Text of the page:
Raspberry Pi Industrial Design Partner OnLogic Unveils Its First Raspberry Pi-Powered Device

  • March 15, 2021
Raspberry Pi Industrial Design Partner OnLogic Unveils Its First Raspberry Pi-Powered Device
Raspberry Pi Industrial Design Partner OnLogic Unveils Its First Raspberry Pi-Powered Device

Global industrial computer hardware manufacturer and IoT solution provider, OnLogic, is celebrating Pi Day by unveiling their first Raspberry Pi-powered industrial computer. Measuring just 102.5 x 129 x 38 mm, the tiny device made its debut on the OnLogic website on Pi Day (3/14), after first being shared with OnLogic's community of hardware enthusiasts and device builders who signed up to receive more information in advance of the system's public availability.

Combining OnLogic’s expertise in industrial grade hardware with Raspberry Pi’s latest CM4 Compute Module, the OnLogic system will offer the ability to reliably deploy ARM compute power into factories, warehouses, and a wide range of IoT applications.

Industrial design. Universal appeal.

OnLogic’s forthcoming Raspberry Pi powered device integrates visible aluminum heat sinks, which not only provide efficient fanless cooling, but also make up the majority of the external surface of the system - protecting internal components while creating a distinct footprint and silhouette.

“By utilizing each element of the design for multiple purposes, we’re able to create an incredibly effective device in a small form factor,” said OnLogic Head of Design Dave Lovegrove. “We’ve carried our expertise in passive cooling, and the iconic design language from our Helix series into the development of our Raspberry Pi powered device; meaning there are no moving parts, greater reliability, and protection against the ingress of particulate. The goal from the start was to help make Raspberry Pi a scalable option for industrial users and our first device of what we expect to be multiple devices does just that.”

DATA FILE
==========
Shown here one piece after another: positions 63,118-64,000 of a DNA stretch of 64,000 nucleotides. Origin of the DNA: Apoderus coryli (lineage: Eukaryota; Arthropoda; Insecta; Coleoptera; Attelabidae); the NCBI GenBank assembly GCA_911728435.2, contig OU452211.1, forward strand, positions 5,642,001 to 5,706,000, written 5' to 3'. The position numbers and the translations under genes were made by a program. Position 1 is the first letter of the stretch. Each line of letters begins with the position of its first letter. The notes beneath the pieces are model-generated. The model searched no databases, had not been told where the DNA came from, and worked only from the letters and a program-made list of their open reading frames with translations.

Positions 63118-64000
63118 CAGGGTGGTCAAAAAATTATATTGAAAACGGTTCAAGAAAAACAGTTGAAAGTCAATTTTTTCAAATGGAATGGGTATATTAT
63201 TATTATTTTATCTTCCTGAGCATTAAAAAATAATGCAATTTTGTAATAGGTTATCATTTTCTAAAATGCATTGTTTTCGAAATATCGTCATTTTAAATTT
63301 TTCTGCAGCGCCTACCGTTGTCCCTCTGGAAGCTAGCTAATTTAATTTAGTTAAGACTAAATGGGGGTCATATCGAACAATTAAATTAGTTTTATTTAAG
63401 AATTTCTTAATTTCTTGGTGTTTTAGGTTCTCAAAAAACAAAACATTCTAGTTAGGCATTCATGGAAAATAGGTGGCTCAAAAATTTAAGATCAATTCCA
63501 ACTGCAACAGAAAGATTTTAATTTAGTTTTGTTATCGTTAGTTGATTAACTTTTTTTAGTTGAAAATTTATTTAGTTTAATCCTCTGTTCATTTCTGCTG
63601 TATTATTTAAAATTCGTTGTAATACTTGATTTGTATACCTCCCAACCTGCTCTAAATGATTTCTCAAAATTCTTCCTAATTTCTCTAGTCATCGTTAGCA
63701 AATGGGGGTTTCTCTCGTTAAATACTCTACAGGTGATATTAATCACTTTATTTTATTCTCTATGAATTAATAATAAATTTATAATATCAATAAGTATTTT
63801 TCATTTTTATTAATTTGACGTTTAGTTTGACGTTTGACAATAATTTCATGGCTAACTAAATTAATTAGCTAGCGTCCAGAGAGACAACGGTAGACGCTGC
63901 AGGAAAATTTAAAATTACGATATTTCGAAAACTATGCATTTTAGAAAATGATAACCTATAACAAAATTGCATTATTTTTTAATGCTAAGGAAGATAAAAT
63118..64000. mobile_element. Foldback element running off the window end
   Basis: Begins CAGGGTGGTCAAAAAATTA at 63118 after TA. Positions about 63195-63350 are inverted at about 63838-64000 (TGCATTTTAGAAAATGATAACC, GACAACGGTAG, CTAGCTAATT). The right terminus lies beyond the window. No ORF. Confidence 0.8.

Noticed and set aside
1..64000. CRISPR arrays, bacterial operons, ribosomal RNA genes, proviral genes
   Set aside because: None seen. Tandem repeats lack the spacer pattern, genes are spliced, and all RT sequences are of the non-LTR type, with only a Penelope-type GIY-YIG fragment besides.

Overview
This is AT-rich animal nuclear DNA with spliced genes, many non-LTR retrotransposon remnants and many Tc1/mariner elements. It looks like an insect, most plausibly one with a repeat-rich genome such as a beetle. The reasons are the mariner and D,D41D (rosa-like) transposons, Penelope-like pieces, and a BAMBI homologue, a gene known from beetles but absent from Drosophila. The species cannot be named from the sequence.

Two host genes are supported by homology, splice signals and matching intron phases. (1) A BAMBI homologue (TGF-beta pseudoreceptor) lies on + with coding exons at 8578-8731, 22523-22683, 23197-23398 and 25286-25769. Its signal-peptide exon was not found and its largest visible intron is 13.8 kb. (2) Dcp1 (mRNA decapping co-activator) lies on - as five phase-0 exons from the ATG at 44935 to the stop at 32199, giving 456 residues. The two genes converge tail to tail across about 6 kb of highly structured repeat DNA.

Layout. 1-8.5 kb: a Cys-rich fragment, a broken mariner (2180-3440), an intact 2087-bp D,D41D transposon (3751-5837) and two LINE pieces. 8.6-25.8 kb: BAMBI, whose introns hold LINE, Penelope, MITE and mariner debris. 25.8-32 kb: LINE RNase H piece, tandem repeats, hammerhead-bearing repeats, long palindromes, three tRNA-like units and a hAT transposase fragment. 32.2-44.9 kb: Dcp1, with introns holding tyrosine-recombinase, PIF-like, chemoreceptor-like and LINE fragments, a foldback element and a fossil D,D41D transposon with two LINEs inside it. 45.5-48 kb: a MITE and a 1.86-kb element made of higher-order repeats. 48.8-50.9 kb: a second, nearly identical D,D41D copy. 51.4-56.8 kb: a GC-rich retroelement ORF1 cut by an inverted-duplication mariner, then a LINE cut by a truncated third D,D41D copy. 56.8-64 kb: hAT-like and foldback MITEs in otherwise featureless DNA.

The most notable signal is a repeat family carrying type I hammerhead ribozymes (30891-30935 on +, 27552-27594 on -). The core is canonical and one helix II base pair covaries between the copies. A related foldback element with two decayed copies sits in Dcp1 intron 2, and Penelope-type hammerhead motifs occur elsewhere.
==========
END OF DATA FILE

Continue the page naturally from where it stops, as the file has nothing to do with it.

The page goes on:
More than just a Raspberry Pi in a case

Expected to be available later this year, OnLogic’s Raspberry Pi powered device will feature a Compute Module 4 mounted on a true industrial-grade carrier board which, like the enclosure, was designed in-house by OnLogic, with a selection of I/O chosen to provide versatility in commercial applications.

“This isn’t going to be just another off-the-shelf Raspberry Pi enclosed in an inexpensive case,” said OnLogic Solution Architect Johnny Chen. “Our system will offer a unique opportunity to prototype solutions on Raspberry Pi architecture and then rapidly deploy to the factory floor or within a stacked solution. The established Raspberry Pi maker community has built an incredible foundation on which new innovations in the Industry 4.0, SCADA, and IoT spaces are now possible. With many engineers looking to apply their experience building passion projects on Raspberry Pi to solve challenges they’re faced with professionally, we wanted to provide a piece of true professional grade hardware.”

Features and specifications

OnLogic’s first Raspberry Pi powered device will be small in form factor, but offer robust capabilities designed for flexibility of installation and long term durability.

  • Raspberry Pi CM4 SOM Processor
  • Up to 8 GB Onboard LPDDR4 Memory
  • Up to 32 GB Onboard eMMC Storage
  • M.2 2280 SATA Storage
  • 2 GbE LAN ports
  • 2 USB 3.2 ports
  • 1 USB 2.0 port
  • 1 RS-232/422/485 Terminal Block
  • 1 Micro-HDMI port
  • 1 Micro-USB for OTG
  • Wide Operating Temperature Range

About the Raspberry Pi Design Partner Program

Countless businesses use Raspberry Pi to jump-start the design process of their products, and to build in proven and powerful computing. The Raspberry Pi Approved Design Partners program is designed to help users integrate Raspberry Pi and connect them with hardware and software designers who can help.

Every Approved Design Partner is reviewed and approved by Raspberry Pi. They ensure that each has the technical and commercial abilities to design products to industry requirements.

About Pi Day

Pi Day is an annual celebration of the mathematical constant π, observed on March 14 (3.14) since 3, 1, and 4 are the first three significant digits of π. Founded in 1988 by physicist Larry Shaw, it was recognized as a national holiday in 2009 by the U.S. House of Representatives. Celebrations are marked by, among other things, baking and eating pie while embracing mathematics and technology.

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